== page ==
DOGS: Man’s best friend for the past 23,000 years

Domestic dogs descended from wolves

A NEW study suggests that dogs were domesticated in Siberia 23,000 years ago.

An international team of researchers, led by Durham University archaeologist Angela Perri, suggests that dogs began to be domesticated as companion animals in Siberia more than 23,000 years ago.

The study, published in the journal Proceedings of the National Academy of Sciences (PNAS), explains that the first people who entered America more than 15,000 years ago from Northeast Asia, were accompanied by their dogs.

Archaeological and genetic records show that by the time they reached America, dogs had already been domesticated through their wolf ancestors and likely played roles within human societies.

Regarding why, Angela Perri explains that during the Last Glacial Maximum (around 23,000 to 19,000 years ago) Beringia (the land and sea area between Canada and Russia) and most of Siberia were extremely cold and dry so harsh weather conditions may have brought human and wolf populations together, as animals roamed human camps in search of food, starting the relationship which resulted in domestication.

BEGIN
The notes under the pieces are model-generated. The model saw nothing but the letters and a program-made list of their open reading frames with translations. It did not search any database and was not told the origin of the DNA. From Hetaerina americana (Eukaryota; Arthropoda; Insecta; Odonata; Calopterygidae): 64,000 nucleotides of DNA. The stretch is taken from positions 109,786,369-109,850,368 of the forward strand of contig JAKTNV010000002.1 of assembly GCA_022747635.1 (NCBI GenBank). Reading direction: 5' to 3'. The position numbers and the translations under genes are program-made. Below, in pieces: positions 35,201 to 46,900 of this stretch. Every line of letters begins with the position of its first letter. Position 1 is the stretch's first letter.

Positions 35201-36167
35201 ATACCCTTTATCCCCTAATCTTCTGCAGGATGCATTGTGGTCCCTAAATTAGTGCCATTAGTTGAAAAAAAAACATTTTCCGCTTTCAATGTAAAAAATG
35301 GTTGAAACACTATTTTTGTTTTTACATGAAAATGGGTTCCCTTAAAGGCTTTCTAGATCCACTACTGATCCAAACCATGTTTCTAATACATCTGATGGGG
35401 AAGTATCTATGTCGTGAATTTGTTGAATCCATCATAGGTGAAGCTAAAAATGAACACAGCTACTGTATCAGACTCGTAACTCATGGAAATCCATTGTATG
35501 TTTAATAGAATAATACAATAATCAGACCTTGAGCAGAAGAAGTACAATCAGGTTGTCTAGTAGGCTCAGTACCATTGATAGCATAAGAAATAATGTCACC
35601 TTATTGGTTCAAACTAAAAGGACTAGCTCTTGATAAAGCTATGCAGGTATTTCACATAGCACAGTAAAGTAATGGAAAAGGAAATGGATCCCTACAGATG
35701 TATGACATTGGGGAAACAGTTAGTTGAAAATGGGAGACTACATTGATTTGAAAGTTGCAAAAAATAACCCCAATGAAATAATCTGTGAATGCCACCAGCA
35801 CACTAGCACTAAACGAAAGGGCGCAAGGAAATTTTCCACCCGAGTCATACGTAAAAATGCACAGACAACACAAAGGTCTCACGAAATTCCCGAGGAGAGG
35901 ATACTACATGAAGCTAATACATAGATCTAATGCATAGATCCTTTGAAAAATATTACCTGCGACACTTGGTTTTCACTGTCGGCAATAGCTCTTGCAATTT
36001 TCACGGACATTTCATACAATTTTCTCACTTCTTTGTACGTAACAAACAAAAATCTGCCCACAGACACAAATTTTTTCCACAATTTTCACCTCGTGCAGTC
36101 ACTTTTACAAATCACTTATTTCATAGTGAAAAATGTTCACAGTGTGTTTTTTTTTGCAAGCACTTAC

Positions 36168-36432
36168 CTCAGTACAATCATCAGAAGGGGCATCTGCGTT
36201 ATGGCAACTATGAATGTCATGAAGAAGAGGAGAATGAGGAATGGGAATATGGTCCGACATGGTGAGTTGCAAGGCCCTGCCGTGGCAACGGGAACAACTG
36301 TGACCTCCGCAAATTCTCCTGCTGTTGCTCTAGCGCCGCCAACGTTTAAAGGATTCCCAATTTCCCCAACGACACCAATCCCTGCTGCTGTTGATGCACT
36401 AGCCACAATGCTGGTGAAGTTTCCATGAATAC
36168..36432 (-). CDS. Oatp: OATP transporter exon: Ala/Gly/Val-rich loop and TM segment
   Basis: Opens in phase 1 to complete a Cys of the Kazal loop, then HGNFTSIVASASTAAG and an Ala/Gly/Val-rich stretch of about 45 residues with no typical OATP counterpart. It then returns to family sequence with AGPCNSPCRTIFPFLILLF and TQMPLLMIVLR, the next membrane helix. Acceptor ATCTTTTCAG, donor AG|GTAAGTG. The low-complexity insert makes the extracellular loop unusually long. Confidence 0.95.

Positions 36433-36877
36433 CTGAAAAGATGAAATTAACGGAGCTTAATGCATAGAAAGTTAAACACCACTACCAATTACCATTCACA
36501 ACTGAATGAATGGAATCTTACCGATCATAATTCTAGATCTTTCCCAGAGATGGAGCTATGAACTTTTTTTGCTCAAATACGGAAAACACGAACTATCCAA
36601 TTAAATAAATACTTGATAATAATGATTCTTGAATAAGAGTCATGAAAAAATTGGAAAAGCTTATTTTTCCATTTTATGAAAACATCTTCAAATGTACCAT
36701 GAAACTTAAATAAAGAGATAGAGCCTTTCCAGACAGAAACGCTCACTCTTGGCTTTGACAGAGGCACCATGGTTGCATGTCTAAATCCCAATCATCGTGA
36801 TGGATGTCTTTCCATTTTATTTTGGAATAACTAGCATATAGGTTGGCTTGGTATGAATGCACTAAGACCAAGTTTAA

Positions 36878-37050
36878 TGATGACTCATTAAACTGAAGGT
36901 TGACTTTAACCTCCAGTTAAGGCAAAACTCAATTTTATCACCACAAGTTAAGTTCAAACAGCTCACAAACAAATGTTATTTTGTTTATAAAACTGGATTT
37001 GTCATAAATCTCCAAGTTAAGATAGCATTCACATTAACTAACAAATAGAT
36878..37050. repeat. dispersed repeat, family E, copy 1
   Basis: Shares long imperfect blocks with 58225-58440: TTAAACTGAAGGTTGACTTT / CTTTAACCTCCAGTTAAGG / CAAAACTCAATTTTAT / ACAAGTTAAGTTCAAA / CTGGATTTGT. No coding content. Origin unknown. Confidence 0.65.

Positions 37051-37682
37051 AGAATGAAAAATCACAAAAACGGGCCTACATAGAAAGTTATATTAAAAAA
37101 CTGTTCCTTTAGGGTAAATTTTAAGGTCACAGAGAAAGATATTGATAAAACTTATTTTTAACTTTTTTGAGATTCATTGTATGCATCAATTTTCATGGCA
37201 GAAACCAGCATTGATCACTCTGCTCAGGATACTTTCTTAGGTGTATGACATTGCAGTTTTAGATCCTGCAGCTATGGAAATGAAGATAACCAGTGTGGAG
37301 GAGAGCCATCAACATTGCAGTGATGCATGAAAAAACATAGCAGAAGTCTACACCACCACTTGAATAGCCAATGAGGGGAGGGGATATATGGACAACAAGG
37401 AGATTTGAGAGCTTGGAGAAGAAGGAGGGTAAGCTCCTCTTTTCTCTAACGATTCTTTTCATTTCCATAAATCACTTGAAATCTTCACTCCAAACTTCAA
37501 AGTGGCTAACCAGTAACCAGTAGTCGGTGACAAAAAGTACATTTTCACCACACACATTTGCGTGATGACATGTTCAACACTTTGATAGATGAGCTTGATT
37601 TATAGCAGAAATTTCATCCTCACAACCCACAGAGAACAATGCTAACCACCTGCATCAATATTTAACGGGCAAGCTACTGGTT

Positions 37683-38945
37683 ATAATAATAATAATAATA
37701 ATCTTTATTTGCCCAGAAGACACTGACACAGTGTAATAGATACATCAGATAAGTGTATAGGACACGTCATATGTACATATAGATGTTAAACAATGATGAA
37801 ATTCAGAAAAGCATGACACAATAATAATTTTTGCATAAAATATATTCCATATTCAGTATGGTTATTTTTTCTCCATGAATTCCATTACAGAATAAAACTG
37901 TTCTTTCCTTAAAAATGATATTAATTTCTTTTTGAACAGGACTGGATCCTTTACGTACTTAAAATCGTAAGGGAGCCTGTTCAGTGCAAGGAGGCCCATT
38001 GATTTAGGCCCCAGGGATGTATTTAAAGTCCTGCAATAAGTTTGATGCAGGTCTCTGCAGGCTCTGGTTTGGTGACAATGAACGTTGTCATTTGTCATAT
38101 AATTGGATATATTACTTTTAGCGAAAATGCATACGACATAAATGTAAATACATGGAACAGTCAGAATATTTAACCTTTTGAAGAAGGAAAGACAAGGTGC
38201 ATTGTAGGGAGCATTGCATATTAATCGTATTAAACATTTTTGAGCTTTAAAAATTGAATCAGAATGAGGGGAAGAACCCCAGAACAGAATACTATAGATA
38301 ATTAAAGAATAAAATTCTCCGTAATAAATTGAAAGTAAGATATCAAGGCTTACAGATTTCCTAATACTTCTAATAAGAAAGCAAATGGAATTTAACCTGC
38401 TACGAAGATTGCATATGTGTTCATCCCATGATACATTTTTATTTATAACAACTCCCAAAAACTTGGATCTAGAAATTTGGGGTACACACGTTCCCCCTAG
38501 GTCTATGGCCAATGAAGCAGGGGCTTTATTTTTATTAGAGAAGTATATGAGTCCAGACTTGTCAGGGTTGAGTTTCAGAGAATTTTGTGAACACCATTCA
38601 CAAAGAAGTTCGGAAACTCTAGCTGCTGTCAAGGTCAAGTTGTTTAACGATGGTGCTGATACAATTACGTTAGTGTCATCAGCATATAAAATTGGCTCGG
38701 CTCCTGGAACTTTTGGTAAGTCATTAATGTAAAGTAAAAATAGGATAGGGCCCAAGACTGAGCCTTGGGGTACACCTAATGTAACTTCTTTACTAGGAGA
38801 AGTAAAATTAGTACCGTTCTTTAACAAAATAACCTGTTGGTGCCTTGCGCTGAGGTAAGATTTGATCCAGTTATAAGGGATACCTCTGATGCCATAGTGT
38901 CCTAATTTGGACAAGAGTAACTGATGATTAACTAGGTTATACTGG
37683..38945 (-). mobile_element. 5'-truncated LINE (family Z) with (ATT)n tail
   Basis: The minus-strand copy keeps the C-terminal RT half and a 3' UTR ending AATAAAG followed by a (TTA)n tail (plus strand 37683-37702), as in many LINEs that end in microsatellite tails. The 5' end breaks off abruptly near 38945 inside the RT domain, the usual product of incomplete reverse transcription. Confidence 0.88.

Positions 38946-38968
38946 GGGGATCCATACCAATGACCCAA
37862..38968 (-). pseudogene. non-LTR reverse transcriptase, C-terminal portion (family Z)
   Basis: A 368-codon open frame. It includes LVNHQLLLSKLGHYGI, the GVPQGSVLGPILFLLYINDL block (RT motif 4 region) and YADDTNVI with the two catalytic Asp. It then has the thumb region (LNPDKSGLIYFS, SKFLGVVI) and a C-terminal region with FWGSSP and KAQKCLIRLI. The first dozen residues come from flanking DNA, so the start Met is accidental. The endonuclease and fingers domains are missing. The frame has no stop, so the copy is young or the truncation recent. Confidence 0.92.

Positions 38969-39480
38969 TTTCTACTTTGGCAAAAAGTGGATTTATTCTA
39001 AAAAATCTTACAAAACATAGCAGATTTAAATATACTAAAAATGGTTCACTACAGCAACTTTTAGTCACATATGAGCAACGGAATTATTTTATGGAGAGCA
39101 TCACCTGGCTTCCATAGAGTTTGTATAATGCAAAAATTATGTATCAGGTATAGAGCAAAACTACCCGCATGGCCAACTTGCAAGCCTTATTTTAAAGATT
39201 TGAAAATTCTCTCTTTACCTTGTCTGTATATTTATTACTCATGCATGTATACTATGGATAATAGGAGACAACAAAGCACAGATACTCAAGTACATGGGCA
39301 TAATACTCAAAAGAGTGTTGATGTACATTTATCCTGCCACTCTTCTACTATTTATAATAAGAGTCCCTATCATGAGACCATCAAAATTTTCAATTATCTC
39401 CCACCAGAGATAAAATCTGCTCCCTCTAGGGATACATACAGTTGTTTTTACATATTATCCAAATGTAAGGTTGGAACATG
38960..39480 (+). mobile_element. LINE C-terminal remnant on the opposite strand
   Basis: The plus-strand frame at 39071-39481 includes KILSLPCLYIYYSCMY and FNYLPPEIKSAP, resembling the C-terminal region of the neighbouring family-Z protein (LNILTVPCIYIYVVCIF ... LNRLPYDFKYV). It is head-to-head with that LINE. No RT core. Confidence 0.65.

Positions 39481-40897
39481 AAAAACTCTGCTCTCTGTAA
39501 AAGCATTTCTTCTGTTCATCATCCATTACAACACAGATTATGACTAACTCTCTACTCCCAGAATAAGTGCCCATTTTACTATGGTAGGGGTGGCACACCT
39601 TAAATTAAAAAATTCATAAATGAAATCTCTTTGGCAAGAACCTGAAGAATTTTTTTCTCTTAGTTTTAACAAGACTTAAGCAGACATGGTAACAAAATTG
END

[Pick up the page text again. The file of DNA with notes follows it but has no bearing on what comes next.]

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Written by

Jennifer Leighfield

Jennifer Leighfield, born in Salisbury, UK; resident in Malaga, Spain since 1989. Degree in Translation and Interpreting in Spanish, French and English from Malaga University (2005), specialising in Crime, Forensic Medicine and Genetics. Published translations include three books by Richard Handscombe. Worked with Euro Weekly News since November 2006. Well-travelled throughout Spain and the rest of the world, fan of Harry Potter and most things ‘geek’.


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